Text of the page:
David Lemieux vs. Hector Camacho Jr. on October 29th
By Dan Ambrose: Unbeaten middleweight contender David Lemieux (23-0, 22 KO’s) will be taking on 32-year-old Hector Camacho Jr. (52-3-1, 28 KO’s) on October 29th at the Bell Centre, in Montreal, Canada. This is a fight that should give some kind of indication whether Lemieux is for real or not. Thus far, Lemieux has been carefully matched against B level fighters and it’s difficult to see if he can actually fight or not. He does seem to have good power, but his defense is completely missing. Lemieux goes out and tries to knock his opponents immediately.
It’s worked up to this point, but if faces someone that knows how to box, move and avoid his mostly short punches on the inside, Lemieux could end up getting exposed. He looks really raw at this point. However, Lemieux should be able to get by the 32-year-old Camacho without too many problems. Camacho Jr. at one time was a hot prospect nine years ago. Unfortunately, he’s failed to live up to expectations.
After losing a 10 round decision to Omar Gabriel Weis in 2002, Camacho Jr. focused on fighting exclusively B level fighters for the next four years until getting beaten by Andrey Tsurkan an 8th round stoppage in 2006. Since that loss, Camacho has fought nothing but 2nd tier opposition and yet he suffered another defeat, this time to Don Juan Futrell in 2007. Camacho hasn’t lost since that fight, but then again he’s fought lower level opponents. He’s gained weight over the years and fights at middleweight. He looks chunky at that weight and not nearly as quick or as powerful as he was when he was fighting at light welterweight.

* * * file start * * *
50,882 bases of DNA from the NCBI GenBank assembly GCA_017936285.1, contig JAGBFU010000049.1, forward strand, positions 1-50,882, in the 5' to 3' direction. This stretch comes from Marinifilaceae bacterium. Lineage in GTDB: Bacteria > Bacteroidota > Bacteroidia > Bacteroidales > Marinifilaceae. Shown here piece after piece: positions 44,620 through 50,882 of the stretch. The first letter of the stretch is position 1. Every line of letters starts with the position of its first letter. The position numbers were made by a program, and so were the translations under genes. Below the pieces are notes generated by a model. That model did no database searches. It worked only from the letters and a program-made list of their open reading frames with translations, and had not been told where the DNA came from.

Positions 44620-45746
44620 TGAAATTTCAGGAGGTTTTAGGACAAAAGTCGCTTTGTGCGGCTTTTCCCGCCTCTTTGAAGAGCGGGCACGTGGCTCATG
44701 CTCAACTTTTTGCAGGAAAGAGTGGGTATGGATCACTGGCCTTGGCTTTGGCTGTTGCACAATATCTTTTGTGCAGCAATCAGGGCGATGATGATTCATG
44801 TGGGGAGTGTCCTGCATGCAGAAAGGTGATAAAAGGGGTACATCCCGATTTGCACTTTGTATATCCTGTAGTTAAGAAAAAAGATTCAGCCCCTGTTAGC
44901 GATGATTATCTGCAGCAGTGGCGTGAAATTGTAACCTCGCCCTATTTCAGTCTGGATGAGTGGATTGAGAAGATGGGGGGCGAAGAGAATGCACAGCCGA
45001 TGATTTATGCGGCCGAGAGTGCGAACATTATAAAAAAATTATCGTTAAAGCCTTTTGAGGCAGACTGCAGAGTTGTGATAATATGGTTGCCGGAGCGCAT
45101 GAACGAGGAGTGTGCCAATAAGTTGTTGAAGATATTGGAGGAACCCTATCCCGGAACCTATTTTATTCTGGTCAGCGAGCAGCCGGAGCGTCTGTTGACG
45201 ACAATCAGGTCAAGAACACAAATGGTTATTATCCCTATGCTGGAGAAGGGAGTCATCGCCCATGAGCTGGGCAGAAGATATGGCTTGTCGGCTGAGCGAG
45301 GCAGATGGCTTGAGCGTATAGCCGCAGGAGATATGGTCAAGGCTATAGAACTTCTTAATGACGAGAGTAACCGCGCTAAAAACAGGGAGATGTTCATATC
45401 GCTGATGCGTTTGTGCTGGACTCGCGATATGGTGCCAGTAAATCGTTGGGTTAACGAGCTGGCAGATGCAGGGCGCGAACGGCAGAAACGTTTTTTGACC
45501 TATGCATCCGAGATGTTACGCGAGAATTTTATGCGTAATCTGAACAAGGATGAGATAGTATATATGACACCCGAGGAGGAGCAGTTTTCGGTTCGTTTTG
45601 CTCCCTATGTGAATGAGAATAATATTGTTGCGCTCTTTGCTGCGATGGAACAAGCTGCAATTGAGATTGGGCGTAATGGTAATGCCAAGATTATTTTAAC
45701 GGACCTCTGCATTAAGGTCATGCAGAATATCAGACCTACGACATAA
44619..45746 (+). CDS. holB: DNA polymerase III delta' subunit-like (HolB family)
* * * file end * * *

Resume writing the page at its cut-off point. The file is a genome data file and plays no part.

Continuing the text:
Lemieux is listed at 5’10 1/2″ but looks closer to 5’8″ or perhaps 5’9″ at best, is coming off of a 1st round knockout of Elvin Ayala in June. That was a good win for Lemieux. However, he showed the same problems with his defense that he’s had in other fights. He just doesn’t seem capable of defending himself. His offense is basically his defense. Unless he fixes this problem, he’s likely to start suffering defeats when he’s finally put in with a 1st tier fighter with any kind of ability. I don’t see him at a top five middleweight, even though he’s ranked #3 WBC and #4 WBA.